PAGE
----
Presentation(s)
Hunter, J J and Archer, E. 2002. Optimal ripeness. South African Society for Enology and Viticulture, Stellenbosch, South Africa, 18 January

Hunter, J J and Archer, E. 2002. Seasonal canopy management: Effect on microclimate, red and white grape quality and wine style. Seminar to VinPro Consultants, Robertson, South Africa,7 November

Hunter, J J and Archer, E. 2002. Grape and wine phenolics. Seminar to VinPro Consultants, Robertson, South Africa, 7 November

Deloire, A, Ojeda, H, Wang, Z, Hunter, J J, Paez, C, Martin, M and Carbonneau, A. 2003. Grapevine water status and berry ripeness – consequence for vineyard cultural practices. 27th National Congress of the South African Society for Enology and Viticulture, Somerset West, South Africa, 5-7 November

Pisciotta, A, Di Lorenzo, R and Hunter, J J. 2003. Shoot positioning: Effect on grape parameters. 27th National Congress of the South African Society for Enology and Viticulture, Somerset West, South Africa, 15-16 November

Pisciotta, A, Di Lorenzo, R and Hunter, J J. 2003. Shoot positioning: Effect on physiological parameters. 27th National Congress of the South African Society for Enology and Viticulture, Somerset West, South Africa. 15-16 November

Cloete, H, Archer, E and Hunter, J J. 2003. Shoot heterogeneity effects in a Shiraz/R99 vineyard. 27th National Congress of the South African Society for Enology and Viticulture, Somerset West, South Africa, 15-16 November

Hunter, J J, Volschenk, C G, Pisciotta, A, Archer, E, Nadal, M, Novello, V and Deloire, A. 2003. Determining optimal ripeness. 27th National Congress of the South African Society for Enology and Viticulture, Somerset West, South Africa, 15-16 November

Hunter, J J, Volschenk, C G, Pisciotta, A, Archer, E, Nadal, M, Novello, V and Deloire, A. 2004. Aspects concerning optimal grape ripeness and wine quality. Winetech VinPro Information Day, Stellenbosch, South Africa, 27 June

Hunter, J J, Volschenk, C G, Pisciotta, A, Archer, E, Nadal, M, Novello, V and Deloire, A. 2004. Aspects concerning optimal grape ripeness and wine quality. Seminar, May, Marsala, Sicily.

Cloete, H, Archer, E and Hunter, J J. 2004. Shoot heterogeneity effects in a Shiraz/R99 vineyard. Joint Conference on Viticultural Zoning, Cape Town, South Africa, 15-19 November

Hunter, J J, Pisciotta, A, Volschenk, C G, Archer, E, Novello, V, Deliore, A and Nadal, M. 2004. Role of harvesting time and optimal ripeness in zone and terroir expression. Joint Conference on Viticultural Zoning, Cape Town, South Africa, 15-19 November,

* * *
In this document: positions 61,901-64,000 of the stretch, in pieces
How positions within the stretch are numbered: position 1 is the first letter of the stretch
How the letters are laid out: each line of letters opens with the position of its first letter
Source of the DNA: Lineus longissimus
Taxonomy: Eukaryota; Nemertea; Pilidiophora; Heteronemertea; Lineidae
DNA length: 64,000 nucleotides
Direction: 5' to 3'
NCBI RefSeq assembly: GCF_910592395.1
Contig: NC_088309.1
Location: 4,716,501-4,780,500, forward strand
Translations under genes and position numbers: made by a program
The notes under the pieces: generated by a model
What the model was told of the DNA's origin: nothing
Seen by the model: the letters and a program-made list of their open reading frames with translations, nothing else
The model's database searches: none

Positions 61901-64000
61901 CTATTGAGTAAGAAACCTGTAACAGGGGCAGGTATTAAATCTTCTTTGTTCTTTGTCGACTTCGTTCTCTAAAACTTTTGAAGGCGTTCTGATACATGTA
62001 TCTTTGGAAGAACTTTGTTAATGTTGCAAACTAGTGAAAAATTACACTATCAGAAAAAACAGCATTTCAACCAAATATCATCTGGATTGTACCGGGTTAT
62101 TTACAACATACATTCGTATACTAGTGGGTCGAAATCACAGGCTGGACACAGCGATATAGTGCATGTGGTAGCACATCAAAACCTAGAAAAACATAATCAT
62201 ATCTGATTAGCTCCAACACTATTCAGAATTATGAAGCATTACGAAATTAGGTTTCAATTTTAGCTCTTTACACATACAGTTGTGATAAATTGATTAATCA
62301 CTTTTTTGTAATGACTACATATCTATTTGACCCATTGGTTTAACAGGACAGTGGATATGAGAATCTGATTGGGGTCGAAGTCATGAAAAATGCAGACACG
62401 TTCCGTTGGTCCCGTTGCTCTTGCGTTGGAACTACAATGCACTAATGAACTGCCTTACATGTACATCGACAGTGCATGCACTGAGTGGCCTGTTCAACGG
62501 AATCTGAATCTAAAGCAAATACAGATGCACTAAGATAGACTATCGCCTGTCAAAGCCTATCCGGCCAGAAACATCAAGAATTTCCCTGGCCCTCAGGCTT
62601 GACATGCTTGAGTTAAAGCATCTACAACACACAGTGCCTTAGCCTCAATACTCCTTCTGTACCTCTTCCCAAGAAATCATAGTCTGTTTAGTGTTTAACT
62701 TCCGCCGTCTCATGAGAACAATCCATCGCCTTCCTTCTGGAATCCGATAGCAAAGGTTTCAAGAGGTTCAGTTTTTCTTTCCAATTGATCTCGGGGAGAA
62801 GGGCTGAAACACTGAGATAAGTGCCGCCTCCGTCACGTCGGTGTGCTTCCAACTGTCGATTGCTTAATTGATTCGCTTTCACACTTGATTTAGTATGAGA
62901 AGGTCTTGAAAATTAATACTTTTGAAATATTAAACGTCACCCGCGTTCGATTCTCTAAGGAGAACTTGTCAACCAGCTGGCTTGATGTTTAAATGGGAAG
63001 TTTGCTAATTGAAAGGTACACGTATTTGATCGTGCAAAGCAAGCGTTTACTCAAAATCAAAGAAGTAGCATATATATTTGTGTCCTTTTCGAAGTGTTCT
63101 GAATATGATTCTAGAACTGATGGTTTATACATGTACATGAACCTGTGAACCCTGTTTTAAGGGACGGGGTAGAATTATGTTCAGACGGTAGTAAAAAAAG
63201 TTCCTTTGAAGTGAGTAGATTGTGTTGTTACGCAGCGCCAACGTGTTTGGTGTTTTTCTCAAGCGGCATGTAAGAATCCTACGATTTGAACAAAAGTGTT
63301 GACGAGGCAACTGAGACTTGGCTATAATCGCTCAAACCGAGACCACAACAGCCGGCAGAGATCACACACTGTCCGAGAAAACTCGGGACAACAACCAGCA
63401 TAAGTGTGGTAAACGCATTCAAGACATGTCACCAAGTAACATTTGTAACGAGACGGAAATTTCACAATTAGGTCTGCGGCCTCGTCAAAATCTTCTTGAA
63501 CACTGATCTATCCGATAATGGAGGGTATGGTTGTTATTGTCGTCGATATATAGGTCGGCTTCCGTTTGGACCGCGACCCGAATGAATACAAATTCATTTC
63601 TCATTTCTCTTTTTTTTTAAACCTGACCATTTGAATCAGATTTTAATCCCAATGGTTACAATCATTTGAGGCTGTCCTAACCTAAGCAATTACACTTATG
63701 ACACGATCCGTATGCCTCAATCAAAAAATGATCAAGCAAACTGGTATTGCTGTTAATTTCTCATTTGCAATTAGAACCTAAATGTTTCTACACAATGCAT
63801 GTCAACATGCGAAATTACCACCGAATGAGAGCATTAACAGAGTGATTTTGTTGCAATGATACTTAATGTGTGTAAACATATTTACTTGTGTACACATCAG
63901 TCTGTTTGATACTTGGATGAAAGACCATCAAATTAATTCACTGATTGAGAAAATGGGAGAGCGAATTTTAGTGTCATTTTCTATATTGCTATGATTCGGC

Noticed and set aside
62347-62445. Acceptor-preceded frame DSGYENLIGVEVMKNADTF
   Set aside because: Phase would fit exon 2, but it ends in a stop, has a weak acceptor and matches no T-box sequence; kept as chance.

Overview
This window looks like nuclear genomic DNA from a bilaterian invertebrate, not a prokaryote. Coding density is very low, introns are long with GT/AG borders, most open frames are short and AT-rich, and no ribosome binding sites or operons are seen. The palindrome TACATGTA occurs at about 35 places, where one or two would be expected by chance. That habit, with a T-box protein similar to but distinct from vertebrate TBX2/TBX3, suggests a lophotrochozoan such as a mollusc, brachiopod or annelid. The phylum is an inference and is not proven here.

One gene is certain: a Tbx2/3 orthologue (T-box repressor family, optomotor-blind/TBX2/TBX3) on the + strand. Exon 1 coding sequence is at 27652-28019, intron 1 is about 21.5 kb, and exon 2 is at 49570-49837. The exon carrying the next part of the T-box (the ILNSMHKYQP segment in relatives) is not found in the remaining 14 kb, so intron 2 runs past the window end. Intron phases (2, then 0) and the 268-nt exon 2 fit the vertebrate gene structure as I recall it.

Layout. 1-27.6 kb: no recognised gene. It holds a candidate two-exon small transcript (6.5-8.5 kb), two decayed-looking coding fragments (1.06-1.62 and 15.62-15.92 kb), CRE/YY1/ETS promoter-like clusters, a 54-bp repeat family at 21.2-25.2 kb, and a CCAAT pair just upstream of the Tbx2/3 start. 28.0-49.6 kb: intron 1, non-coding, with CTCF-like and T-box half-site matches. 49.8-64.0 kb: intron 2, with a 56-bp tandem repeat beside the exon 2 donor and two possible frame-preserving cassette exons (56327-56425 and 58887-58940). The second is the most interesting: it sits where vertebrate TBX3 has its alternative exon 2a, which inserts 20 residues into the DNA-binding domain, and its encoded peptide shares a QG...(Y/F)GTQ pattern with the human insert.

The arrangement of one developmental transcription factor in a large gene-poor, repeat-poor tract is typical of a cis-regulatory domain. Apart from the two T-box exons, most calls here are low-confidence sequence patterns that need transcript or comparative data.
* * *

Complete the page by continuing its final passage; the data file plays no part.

Nadal, M, Volschenk, C G and Hunter, J J. 2004. Phenolic extraction during fermentation as affected by ripeness level of Shiraz/R99 grapes. Joint Conference on Viticultural Zoning, Cape Town, South Africa, 15-19 November

Pisciotta, A, Di Lorenzo, R, Barbagallo, M G, Volschenk, C G and Hunter, J J. 2004. Phototropic and geotropic shoot orientation: Effect on physiological, vegetative and reproductive parameters. Joint Conference on Viticultural Zoning, Cape Town, South Africa, 15-19 November

Pisciotta, A, Di Lorenzo,R, Barbagallo, M G, Volschenk, C G and Hunter, J J. 2004. Shoot positioning: Effect on physiological, vegetative and reproductive parameters. Joint Conference on Viticultural Zoning, Cape Town, South Africa, 15-19 November

Deliore, A and Hunter, J J. 2004. Sugar loading and phenolic accumulation as affected by ripeness level of Shiraz/R99 grapes. Joint Conference on Viticultural Zoning, Cape Town, South Africa, 15-19 November

Hunter, J J. 2005. Optimal ripeness and zone – terroir expression. Seminar, University of Mendoza, May, Mendoza, Argentina.

Varvaro, G, Nadal, M, Lòpez, N and Hunter, J J. 2005. Influencia de la maduraciòn y calidad del vino tinto de Syrah. Gienol Symposium, Palencia, Spain, 3-4 June

Article
Costanza, P, Tisseyre, B, Hunter, J J, Deloire, A. 2004. Shoot development and non-destructive determination of grapevine (Vitis vinifera L.) leaf area, South African Journal of Enology and Viticulture, v. 25 (2) (p. 43-47)

Deloire, A, Hunter, J J. 2004. Berry composition as affected by bunch exposure, Progres Agricole et Viticole, (122) (p. 151-157)

Dissertation
Pisciotta, A. 2004. Modificazione dei rapporti ‘source-sink’ in Vitis vinifera L. mediante tecniche di gestione della chioma. University of Parlermo, Parlermo.

Thesis
Cloete, H. 2004. The effect of shoot heterogeneity on the physiology and grape composition of Shiraz/Richter 99 grapevines. MSc. University of Stellenbosch, Stellenbosch.

FinalReport.pdf